Reference: VDNH [Virginia Division of Natural Heritage]. 2003. The natural communities of Virginia: Hierarchical classification of community types. Unpublished document, working list of November 2003. Virginia Department of Conservation and Recreation, Division of Natural Heritage, Ecology Group, Richmond.
Related Concept Name: Betula lenta / Parthenocissus quinquefolia Association
Relationship: F - Finer
Reference: Rawinski, T. J., K. N. Hickman, J. Waller-Eling, G. P. Fleming, C. S. Austin, S. D. Helmick, C. Huber, G. Kappesser, F. C. Huber, Jr., T. Bailey, and T. K. Collins. 1996. Plant communities and ecological land units of the Glenwood Ranger District, George Washington and Jefferson national forests, Virginia. Virginia Department of Conservation and Recreation, Division of Natural Heritage. Natural Heritage Technical Report 96-20. Richmond. 65 pp. plus appendices.
Related Concept Name: Betula lenta / Ribes rotundifolium - Menziesia pilosa / Parthenocissus quinquefolia - Polypodium appalachianum Woodland
Relationship: F - Finer
Reference: Fleming, G. P., and P. P. Coulling. 2001. Ecological communities of the George Washington and Jefferson national forests, Virginia. Preliminary classification and description of vegetation types. Virginia Department of Conservation and Recreation, Division of Natural Heritage, Richmond, VA. 317 pp.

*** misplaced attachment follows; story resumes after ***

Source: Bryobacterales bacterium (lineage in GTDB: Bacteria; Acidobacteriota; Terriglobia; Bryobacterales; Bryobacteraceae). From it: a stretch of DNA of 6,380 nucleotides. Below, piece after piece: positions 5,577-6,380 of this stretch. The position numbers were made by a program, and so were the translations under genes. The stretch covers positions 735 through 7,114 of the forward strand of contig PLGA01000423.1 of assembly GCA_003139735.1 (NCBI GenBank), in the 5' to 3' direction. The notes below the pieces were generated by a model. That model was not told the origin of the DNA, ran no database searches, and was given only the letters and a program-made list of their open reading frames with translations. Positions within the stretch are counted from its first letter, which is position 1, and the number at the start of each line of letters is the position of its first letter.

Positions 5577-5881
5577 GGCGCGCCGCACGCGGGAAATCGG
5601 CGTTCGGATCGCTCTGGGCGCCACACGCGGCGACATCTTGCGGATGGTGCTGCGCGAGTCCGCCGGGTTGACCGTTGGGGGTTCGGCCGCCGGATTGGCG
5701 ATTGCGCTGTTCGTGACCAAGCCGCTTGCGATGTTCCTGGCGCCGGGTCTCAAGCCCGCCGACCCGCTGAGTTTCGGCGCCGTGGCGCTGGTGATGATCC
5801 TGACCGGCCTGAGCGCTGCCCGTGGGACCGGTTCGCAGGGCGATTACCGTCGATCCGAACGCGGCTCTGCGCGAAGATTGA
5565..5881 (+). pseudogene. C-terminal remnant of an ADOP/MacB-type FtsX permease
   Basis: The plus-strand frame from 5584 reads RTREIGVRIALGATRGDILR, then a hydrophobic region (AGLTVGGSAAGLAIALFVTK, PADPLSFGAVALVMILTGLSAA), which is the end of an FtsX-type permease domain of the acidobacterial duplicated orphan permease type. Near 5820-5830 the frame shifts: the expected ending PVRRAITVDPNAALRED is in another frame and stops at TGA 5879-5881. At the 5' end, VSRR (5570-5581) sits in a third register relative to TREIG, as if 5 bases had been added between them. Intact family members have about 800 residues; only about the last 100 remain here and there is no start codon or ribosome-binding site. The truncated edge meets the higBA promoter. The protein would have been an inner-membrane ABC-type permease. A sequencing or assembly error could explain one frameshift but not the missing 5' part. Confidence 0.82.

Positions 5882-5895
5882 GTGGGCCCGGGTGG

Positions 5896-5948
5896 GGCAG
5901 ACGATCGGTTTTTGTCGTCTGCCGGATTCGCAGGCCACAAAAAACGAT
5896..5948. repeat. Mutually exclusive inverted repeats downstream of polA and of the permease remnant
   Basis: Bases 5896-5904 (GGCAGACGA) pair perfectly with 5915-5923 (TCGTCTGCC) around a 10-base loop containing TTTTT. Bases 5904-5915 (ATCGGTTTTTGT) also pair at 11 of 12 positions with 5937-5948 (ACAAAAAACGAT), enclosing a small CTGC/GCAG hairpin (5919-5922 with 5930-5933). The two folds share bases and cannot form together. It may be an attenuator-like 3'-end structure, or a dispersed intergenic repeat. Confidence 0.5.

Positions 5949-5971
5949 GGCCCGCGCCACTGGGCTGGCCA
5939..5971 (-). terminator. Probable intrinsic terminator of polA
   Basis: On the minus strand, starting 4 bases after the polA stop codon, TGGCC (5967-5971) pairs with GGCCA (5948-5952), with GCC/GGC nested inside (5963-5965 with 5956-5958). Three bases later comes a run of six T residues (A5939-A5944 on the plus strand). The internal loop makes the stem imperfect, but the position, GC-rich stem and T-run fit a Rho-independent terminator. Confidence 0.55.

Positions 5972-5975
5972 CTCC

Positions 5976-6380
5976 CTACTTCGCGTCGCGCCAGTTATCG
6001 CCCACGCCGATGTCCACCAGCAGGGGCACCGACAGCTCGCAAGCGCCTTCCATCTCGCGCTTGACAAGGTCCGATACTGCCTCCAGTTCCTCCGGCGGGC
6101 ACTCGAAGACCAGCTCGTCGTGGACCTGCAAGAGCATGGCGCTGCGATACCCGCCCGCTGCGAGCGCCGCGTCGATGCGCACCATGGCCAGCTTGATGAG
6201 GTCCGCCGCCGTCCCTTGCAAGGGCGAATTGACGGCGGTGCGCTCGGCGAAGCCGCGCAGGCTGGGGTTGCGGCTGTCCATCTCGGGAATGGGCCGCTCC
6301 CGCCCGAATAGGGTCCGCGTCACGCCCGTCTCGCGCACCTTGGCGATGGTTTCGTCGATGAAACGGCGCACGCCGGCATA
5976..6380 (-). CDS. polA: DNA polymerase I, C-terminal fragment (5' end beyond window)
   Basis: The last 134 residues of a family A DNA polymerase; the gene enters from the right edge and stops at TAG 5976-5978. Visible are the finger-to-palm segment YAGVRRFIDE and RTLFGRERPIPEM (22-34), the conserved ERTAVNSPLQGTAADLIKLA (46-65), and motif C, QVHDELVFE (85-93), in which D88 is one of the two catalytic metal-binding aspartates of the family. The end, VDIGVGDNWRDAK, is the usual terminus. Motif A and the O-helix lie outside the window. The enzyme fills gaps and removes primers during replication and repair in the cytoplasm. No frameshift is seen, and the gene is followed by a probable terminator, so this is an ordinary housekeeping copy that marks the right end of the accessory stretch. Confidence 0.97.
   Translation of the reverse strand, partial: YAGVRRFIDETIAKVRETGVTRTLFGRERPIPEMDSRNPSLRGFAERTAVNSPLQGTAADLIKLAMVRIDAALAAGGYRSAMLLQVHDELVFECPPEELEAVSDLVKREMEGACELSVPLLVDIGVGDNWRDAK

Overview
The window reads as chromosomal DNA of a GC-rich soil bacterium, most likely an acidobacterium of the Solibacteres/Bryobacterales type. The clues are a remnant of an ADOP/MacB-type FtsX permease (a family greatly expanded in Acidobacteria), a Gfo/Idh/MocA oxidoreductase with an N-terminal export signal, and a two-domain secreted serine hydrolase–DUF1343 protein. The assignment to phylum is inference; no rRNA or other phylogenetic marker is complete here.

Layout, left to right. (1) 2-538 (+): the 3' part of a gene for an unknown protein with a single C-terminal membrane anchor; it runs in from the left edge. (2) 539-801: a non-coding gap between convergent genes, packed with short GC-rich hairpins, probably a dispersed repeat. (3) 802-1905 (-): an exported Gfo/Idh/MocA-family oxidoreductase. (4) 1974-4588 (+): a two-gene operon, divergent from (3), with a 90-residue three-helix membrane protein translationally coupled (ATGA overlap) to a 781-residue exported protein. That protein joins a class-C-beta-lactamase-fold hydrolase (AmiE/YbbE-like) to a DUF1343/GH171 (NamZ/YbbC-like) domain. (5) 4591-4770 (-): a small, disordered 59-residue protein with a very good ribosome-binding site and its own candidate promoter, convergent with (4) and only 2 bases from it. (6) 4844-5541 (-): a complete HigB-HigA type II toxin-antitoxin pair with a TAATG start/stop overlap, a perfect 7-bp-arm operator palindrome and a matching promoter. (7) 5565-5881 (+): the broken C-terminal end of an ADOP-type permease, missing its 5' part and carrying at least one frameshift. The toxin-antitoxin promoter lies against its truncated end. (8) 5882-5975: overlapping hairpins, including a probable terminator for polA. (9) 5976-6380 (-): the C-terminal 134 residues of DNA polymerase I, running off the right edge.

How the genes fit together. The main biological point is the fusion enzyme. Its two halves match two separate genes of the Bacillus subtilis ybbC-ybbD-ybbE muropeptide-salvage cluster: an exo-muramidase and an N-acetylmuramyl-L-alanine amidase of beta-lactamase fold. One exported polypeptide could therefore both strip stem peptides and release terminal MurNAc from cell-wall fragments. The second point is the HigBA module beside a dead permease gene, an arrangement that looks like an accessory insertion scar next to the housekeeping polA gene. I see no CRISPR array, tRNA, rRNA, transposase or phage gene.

Related Concept Name: Quercus prinus - Betula lenta / Parthenocissus quinquefolia Talus Woodland
Relationship: = - Equivalent
Reference: Harrison, J. W., compiler. 2004. Classification of vegetation communities of Maryland: First iteration. A subset of the International Classification of Ecological Communities: Terrestrial Vegetation of the United States, NatureServe. Maryland Natural Heritage Program, Maryland Department of Natural Resources, Annapolis. 243 pp.
Related Concept Name: Quercus rubra - Quercus montana - Betula lenta / Ilex montana / Menziesia pilosa Forest
Relationship: F - Finer
Reference: Fleming, G. P., and W. H. Moorhead, III. 2000. Plant communities and ecological land units of the Peter's Mountain area, James River Ranger District, George Washington and Jefferson national forests, Virginia. Natural Heritage Technical Report 00-07. Virginia Department of Conservation and Recreation, Division of Natural Heritage, Richmond. Unpublished report submitted to the USDA Forest Service. 195 pp. plus appendices.